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This kryptonese grammatical analysis was sent in by Bryan J. Maloney <bjm10@cornell.edu> from Cornell University on February 7, 2002.  A more complete set of grammatical rules was originally written by E. Nelson Bridwell, which was in turn handed over to Rich Morrisey upon Bridwell's passing.  Al Turniansky has a photocopy of these notes but we have been unsuccesful in our attempts to contact him.  The current whereabouts of the original notes once in the possession of Rich Morrisey is unknown.  If you have any information regarding the location of these notes, or are able to send us a copy, please contact us - although the alphabet has been recovered, the grammar and vocabulary are still mysteries.  Many thanks!
The following is my own set of notes that I compiled after examining
the material on the Fortress of Solitude pages regarding Kryptonese.
Of course, it's pure speculation, but it might interest you.


1:  "-o" pluralizes--but what to do with words that already end in "o"?

2:  "Doubling a letter" indicates "strong emphasis", but what sound 
change does "doubling a letter" represent?

3:  Genitive case can be formed by removal of an internal vowel? (Rao 
--> Ro)

4:  Language may have at least two genders:  masculine and feminine 
(professions can be feminized by substituting the first vowel with "y"), 
but this could be a relic, much as we have "actor/actress" in English.
Oddly enough, the generic word for "leader" is "drygur"--could Krypton 
originally have been strongly matriarchical?

5:  Most known names of professions end in "-ar" or "-ur" (but what 
about molium?), "-ar/-ur" could be a suffix meaning "one who", but 
consider "hatuar" (asbestos), named for Hatu-El.  Perhaps -ar/-ur could 
be a more general suffix denoting "of", thus a "bethgar" is not "one who 
rules" but "one who is of rulership" (presuming that "beth-" means 
rulership).  Perhaps the suffix is -ar/-ur/-um.  

What rules might govern the assignation of suffix?

The following take -ar: amp-, beth-, byth--, dend-, hatu- ("zetyar", 
"day", is presumed to be of a different origin based on phonetic cues).  

The following take -ur: dryg-.  Takes -um: moli-.

Provisional rule:  If root ends in a back vowel or more front-ish 
consonant, the root takes -ar.  If root ends in a back consonant, the 
root takes -ur. If the root ends in a front vowel (or a palatal?), the 
root takes -um

6:  It appears that adjectives may follow their nouns (Kal-El from 
kal--child and el--star means "star child" not "child star", for 
example).  But note following construction:   Drygur Molium:  Leader of 
the Science Council. From Drygur:  Any leader, and Molium:  Member of 
Science Council (Kryptonian ruling body).  This appears to contradict 
the Kal-El construction if "leader" is considered an adjective (leader 
councilmember), but it might not if the construction "Drygur Molium"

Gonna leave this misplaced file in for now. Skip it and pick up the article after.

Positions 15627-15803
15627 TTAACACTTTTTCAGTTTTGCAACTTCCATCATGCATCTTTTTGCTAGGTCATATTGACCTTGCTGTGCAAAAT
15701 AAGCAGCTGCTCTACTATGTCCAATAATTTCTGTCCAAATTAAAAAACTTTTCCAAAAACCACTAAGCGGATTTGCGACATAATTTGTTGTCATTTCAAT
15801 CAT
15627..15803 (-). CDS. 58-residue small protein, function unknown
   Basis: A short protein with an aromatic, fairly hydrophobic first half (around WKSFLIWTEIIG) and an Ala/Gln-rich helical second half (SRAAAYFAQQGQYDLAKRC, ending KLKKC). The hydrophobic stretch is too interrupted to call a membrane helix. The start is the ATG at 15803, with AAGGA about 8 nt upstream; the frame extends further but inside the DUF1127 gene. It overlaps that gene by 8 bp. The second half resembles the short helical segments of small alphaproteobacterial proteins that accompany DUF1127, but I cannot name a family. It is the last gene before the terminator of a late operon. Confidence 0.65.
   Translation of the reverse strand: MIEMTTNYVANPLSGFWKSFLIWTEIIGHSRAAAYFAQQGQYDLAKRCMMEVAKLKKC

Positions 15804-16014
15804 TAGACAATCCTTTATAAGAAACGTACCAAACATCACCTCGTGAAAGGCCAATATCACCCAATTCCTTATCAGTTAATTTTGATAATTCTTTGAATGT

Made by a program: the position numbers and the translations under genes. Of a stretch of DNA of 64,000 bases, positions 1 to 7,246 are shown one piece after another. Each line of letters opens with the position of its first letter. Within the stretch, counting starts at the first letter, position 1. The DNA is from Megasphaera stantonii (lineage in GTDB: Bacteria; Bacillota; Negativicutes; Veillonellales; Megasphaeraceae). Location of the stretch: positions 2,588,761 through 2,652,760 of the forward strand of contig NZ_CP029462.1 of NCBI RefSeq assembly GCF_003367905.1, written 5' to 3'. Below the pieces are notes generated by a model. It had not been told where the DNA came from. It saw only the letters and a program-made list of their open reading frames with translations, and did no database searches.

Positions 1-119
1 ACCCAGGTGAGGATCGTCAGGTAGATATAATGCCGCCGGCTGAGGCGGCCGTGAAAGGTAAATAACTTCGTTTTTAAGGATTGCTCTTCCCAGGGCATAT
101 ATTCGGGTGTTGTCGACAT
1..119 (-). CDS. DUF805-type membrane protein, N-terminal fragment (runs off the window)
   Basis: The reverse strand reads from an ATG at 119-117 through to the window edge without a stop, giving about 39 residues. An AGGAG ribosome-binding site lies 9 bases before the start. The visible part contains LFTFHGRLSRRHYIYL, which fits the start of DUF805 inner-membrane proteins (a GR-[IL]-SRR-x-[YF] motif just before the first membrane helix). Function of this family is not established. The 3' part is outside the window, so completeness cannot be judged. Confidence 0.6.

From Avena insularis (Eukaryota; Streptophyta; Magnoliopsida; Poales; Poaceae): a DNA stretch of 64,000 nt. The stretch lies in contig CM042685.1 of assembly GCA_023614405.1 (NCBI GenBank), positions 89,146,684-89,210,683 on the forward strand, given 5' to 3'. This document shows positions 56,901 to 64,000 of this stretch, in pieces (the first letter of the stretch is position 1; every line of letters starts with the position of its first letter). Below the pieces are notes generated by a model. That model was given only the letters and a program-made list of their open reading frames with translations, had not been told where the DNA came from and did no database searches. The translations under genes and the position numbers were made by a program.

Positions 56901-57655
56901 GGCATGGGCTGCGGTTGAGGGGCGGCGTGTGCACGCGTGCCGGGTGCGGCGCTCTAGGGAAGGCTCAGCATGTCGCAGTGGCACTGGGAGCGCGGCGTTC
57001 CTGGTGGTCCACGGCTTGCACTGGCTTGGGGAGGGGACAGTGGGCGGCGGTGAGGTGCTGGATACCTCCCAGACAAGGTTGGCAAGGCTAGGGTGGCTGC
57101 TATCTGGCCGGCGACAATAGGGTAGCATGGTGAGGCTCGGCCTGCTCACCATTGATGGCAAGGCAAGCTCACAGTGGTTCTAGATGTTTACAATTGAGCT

actually means "Leader of the Councilmembers"--but no pluralization of 
Molium occurs, so that may be unlikely.  However, in either case, 
Kryptonian might not use "of" in the senses that English does but 
instead relies upon word order.  Perhaps Molium is a collective noun, 
referring both to individual members and to the council as a group.

7:  What does the suffix "-u" do?  Combining with "tanth" gives 
"tanthu"--nonhuman being worthy of respect--a "tanth" that is not a 
person, in other words.  Could "-u" mean "like", "similar to", or "near 
to"?

8:  Language appears to combine both isolation and inflection.

The only known sentence of Kryptic and its "translation":

"yrubb orutoo da yreemb uyon -- kryptoniu awyrr!"

"the use of his native tongue is a respectful acknowledgement of 
tomorrow's tragedy"

The "translation" is most likely a paraphrase, not a translation.  But 
let us presume that Bruce Wayne did a close paraphrase.  If the trend of 
"reversing" in respect to the use of English is general for Kryptonian 
(we have no evidence it is, but it's fun to play that way), and 
Kryptonian is similar to Earth languages in having very short words for 
"to be" and its conjugations, I propose the following first-pass 
interlinear:

    yrubb orutoo            da            yreemb uyon        kryptoniu 
of tragedy tomorrow (adj.)  is   acknowledgement respectful  kryptonian 

awyrr
to use

Now, let's do some really wild speculative grammar.

We first know that the tragedy and the day are unique.  Why does 
"orutoo" end in -o?  I propose that it does not end in -o but ends in 
-oo, the original root being "orut", and the -oo denotes some type of 
prepositional phrase. It would be cumbersome for the adjective to mark 
this, so perhaps "yrubb orutoo" refers to "tomorrow (adj.) tragedy" and 
the reversed (from a Kryptonian standpoint) word order could be typical 
of a prepositional phrase, but this is just speculation.  Likewise, 
translating "kryptoniu" as "kryptonian" is really falling for a simple 
similarity.  "Kryptoniu" could just as easily mean "to use krypton-talk".

   yrubb orut            -oo             da            yreemb uyon       
tomorrow tragedy (prepositional phrase)  is   acknowledgement respectful

kryptoniu  awyrr
kryptonian to use


Anyway, presuming my second pass isn't too far off, we see a few things 
about Kryptonian:

It's (p)VOS!  (p) referring to major prepositional phrase.

(VOS:  Verb Object Subject word order).

Seems strange to you, Kryptonian?
To its nuances lovely are unaccustomed you merely.
To it understand and adore, time given, will learn you.

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